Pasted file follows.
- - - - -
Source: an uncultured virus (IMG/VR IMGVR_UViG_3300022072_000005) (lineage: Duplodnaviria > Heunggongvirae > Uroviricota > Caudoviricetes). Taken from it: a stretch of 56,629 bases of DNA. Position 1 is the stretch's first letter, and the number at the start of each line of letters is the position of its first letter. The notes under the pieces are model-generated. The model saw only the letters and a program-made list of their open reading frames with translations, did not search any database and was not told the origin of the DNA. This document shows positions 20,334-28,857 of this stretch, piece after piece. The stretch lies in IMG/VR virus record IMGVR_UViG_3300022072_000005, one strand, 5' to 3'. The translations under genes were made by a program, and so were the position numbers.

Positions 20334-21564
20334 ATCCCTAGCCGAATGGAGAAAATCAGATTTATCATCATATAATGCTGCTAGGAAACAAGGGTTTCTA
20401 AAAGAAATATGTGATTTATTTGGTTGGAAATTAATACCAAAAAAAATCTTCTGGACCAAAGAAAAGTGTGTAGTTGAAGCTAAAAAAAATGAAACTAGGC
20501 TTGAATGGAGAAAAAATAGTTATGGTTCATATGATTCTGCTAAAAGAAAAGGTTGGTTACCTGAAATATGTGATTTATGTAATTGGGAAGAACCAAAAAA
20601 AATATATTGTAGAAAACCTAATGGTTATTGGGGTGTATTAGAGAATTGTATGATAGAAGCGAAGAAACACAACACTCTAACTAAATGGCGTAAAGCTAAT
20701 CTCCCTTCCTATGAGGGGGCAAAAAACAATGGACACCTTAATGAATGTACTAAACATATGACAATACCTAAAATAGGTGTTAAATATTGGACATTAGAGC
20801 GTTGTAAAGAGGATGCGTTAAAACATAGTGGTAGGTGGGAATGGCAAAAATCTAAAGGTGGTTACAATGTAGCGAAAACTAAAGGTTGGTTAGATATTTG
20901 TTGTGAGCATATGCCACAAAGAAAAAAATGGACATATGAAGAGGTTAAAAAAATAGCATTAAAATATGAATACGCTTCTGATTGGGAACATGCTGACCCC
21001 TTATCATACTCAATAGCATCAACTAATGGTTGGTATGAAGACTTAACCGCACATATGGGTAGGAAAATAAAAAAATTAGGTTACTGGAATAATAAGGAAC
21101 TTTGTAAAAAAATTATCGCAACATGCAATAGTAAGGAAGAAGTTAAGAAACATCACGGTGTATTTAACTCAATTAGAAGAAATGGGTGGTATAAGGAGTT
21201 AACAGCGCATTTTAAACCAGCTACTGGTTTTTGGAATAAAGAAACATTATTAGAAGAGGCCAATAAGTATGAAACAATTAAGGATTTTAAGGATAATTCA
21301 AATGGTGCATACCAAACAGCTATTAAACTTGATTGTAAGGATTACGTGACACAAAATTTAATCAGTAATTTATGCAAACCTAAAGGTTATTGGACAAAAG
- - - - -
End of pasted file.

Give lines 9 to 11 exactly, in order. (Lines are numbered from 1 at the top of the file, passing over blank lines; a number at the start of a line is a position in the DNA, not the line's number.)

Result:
20901 TTGTGAGCATATGCCACAAAGAAAAAAATGGACATATGAAGAGGTTAAAAAAATAGCATTAAAATATGAATACGCTTCTGATTGGGAACATGCTGACCCC
21001 TTATCATACTCAATAGCATCAACTAATGGTTGGTATGAAGACTTAACCGCACATATGGGTAGGAAAATAAAAAAATTAGGTTACTGGAATAATAAGGAAC
21101 TTTGTAAAAAAATTATCGCAACATGCAATAGTAAGGAAGAAGTTAAGAAACATCACGGTGTATTTAACTCAATTAGAAGAAATGGGTGGTATAAGGAGTT